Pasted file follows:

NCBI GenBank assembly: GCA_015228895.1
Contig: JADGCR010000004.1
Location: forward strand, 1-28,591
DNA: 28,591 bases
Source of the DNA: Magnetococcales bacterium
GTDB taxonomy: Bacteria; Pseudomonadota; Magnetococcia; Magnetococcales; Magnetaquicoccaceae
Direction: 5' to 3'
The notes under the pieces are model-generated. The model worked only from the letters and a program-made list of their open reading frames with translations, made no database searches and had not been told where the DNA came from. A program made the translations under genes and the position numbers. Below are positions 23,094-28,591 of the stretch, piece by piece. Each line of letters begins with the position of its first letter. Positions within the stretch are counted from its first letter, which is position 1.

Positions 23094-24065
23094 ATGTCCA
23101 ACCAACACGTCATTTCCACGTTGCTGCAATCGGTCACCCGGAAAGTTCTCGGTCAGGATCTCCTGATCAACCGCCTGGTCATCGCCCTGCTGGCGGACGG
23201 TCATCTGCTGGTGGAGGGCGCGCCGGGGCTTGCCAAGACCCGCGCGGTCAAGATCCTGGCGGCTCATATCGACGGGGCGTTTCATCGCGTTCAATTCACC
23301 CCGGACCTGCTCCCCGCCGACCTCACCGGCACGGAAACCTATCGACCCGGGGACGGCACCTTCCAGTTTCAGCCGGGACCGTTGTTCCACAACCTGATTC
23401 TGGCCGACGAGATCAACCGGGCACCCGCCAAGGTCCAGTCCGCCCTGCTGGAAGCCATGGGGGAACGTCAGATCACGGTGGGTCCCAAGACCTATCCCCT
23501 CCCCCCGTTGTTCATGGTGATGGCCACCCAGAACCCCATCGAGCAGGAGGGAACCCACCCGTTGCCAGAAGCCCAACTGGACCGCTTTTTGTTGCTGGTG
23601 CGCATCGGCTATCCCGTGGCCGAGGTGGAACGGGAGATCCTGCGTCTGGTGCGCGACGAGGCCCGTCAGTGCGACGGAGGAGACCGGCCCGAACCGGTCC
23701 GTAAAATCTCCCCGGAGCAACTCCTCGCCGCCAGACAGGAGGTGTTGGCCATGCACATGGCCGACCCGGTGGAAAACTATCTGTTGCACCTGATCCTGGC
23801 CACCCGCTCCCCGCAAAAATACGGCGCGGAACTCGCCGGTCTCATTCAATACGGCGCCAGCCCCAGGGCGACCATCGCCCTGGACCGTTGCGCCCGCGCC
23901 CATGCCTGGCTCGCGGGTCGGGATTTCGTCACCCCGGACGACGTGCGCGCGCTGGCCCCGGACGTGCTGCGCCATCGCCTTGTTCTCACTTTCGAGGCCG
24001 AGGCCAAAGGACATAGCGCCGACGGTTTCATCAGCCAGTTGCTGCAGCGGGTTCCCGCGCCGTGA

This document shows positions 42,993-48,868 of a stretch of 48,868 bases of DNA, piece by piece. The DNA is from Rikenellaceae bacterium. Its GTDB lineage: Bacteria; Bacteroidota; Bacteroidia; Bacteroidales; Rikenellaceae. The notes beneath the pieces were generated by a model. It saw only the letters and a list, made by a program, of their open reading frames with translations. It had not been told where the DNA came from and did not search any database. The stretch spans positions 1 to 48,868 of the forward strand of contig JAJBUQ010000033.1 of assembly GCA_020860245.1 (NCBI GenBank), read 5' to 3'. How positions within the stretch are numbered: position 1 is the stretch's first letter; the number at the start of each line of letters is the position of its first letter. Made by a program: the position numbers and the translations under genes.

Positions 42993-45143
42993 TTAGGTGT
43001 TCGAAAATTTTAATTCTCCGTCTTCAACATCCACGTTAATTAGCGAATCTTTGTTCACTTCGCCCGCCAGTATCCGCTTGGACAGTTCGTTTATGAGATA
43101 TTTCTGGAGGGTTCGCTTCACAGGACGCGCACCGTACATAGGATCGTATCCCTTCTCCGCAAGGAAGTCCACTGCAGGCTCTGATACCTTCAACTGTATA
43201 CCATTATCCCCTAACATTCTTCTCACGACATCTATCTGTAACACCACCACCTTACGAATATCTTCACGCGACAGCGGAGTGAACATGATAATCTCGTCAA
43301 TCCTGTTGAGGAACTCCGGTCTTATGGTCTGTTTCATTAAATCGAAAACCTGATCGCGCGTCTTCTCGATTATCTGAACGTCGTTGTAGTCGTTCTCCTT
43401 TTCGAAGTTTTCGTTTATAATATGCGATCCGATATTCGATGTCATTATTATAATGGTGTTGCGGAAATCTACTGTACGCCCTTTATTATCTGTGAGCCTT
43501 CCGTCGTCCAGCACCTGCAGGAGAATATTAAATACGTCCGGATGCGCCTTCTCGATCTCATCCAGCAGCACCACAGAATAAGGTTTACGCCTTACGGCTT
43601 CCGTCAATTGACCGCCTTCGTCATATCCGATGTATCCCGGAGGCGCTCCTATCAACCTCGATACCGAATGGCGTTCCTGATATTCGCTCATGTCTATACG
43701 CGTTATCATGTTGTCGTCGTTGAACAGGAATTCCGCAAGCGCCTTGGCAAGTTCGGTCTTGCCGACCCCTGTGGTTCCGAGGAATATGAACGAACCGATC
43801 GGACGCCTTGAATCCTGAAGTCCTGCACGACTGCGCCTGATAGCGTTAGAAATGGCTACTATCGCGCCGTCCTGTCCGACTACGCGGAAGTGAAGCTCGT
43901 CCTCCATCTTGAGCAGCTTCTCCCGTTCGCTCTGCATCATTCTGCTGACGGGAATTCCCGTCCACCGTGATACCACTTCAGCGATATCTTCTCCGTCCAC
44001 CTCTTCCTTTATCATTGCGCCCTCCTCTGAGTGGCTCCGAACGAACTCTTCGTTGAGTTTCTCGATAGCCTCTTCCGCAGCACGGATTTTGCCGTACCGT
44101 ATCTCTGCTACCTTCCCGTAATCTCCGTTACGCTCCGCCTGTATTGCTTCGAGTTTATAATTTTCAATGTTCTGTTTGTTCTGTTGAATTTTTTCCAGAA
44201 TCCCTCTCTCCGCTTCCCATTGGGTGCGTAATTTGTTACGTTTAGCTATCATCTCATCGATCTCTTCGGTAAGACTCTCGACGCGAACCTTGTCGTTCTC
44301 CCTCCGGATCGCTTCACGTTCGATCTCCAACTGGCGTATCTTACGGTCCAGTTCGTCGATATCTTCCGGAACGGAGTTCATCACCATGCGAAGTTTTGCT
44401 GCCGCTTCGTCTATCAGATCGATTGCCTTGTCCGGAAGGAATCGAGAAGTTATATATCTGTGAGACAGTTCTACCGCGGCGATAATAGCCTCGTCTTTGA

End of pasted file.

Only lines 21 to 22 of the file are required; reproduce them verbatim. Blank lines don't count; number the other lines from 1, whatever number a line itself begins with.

This document shows positions 42,993-48,868 of a stretch of 48,868 bases of DNA, piece by piece. The DNA is from Rikenellaceae bacterium. Its GTDB lineage: Bacteria; Bacteroidota; Bacteroidia; Bacteroidales; Rikenellaceae. The notes beneath the pieces were generated by a model. It saw only the letters and a list, made by a program, of their open reading frames with translations. It had not been told where the DNA came from and did not search any database. The stretch spans positions 1 to 48,868 of the forward strand of contig JAJBUQ010000033.1 of assembly GCA_020860245.1 (NCBI GenBank), read 5' to 3'. How positions within the stretch are numbered: position 1 is the stretch's first letter; the number at the start of each line of letters is the position of its first letter. Made by a program: the position numbers and the translations under genes.

Positions 42993-45143